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Summary

Summary

A de Havilland Canada DHC-8-314 (Dash 8) was on initial descent to flight level (FL) 140 and was being radar vectored for a right circuit to land on runway 35. At the same time a Boeing 737-376 (B737) had departed from runway 35 and had made a right turn to avoid weather on climb to FL200. The approach controller had issued radar heading instructions to the crew of the Dash 8 to provide track shortening and to maintain separation with the B737.

The approach controller expected that the radar heading issued to the crew of the Dash 8 would have ensured that a radar separation standard of 3 NM would continue to exist between the B737 and the Dash 8 while the vertical separation standard of 1,000 ft did not exist between the two aircraft. During the occurrence, radar separation reduced to 1.9 NM when there was 600 ft vertical separation between the two aircraft. There was an infringement of separation standards.

At the time of the infringement of separation standards, both aircraft were above `approach' airspace, within the vertical limits of an overlying sector, but under the control of the approach controller. Transfer of control of aircraft in these circumstances was permitted in accordance with the provisions detailed in the Manual of Air Traffic Services. The minimum radar separation standard in that overlying sector of airspace was 5 NM. The minimum radar separation standard within the airspace under the control of the approach controller was 3 NM.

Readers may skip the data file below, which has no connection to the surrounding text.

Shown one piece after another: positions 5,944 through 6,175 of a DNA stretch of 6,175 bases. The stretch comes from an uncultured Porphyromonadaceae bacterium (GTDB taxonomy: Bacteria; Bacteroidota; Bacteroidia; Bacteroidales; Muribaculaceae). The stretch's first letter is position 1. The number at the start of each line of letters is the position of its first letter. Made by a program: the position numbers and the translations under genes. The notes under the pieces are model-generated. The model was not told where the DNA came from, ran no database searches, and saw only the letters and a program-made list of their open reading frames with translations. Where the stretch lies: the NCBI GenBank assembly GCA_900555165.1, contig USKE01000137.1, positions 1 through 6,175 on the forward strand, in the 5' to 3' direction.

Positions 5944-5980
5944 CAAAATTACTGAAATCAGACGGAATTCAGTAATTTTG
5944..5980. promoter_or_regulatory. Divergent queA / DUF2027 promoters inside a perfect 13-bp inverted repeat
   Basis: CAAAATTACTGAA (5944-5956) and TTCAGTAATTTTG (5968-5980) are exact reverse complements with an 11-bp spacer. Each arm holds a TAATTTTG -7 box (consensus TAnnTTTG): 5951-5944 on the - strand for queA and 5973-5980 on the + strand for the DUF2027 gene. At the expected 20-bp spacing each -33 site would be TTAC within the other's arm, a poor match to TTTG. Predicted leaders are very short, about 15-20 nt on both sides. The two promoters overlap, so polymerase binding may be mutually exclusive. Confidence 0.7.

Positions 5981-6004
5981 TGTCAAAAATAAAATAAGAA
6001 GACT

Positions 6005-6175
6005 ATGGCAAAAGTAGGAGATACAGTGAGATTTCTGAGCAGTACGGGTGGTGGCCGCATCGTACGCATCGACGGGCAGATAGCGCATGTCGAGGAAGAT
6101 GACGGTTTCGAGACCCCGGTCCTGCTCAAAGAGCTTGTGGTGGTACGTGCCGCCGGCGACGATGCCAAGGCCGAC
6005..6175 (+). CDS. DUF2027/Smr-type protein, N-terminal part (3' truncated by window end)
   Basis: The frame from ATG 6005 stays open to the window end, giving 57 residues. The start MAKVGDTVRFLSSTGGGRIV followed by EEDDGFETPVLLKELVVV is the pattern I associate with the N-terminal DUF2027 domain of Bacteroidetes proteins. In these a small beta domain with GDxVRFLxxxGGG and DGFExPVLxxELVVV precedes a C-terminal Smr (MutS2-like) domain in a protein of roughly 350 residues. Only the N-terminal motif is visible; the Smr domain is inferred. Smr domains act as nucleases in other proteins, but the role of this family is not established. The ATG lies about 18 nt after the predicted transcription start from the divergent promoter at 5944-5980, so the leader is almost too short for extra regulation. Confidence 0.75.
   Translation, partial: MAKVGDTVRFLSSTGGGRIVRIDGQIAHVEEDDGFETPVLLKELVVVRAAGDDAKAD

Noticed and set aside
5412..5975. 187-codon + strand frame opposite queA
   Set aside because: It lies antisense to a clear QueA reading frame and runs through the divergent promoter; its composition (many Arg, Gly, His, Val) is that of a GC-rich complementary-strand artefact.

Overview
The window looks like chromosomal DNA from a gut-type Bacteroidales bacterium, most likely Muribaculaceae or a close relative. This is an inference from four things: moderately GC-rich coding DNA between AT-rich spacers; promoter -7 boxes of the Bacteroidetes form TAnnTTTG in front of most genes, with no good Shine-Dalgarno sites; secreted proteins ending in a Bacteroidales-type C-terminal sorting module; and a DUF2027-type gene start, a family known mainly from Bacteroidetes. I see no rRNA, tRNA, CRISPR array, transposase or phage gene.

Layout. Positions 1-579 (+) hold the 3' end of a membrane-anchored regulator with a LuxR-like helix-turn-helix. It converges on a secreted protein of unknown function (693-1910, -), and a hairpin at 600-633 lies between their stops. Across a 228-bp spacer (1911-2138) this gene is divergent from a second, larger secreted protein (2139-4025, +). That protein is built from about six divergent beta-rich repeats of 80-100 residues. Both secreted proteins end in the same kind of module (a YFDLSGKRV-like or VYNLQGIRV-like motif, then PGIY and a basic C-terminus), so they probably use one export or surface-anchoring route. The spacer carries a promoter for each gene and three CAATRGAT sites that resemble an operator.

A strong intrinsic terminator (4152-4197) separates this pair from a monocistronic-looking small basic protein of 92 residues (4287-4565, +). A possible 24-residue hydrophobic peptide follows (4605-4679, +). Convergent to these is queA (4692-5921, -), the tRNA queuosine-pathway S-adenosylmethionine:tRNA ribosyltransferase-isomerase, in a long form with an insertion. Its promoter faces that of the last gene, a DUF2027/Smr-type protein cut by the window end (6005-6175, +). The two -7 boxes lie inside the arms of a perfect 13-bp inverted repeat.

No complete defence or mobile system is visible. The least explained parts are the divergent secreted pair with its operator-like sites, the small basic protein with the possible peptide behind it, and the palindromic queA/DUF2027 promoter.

The radar heading issued to the crew of the Dash 8 resulted in that aircraft taking up a track that was approximately 15 degrees different from that which the approach controller had expected. He reported that the radar heading assigned to the crew of the Dash 8 may not have correctly accounted for the prevailing wind speed and direction, and also that the B737 did not track as he anticipated. The crew of the B737 later reported that they had proceeded in accordance with their airways clearance and that the time taken to execute the turn onto their track was normal.

During the occurrence the approach controller had developed an incorrect mindset that the required radar separation standard was 3 NM instead of 5 NM. He later reported that the need to apply a 5 NM radar separation standard in that overlying airspace was rare due to the natural disposition of traffic.

A combination of the approach controller's incorrect assessment of the effects of the prevailing weather conditions on the radar heading of the Dash 8, the expectation of the B737 track, and the use of an inappropriate radar standard compromised the planned horizontal separation standard while a vertical separation standard did not exist.

Had the approach controller assessed the effectiveness of the assigned heading before issuing instructions to the crews that cancelled the provision of a vertical separation standard, it is likely that the infringement would not have occurred. Application of an effective separation assurance strategy in accordance with the Manual of Air Traffic Services would have ensured that the prescribed radar separation standard was maintained.

 
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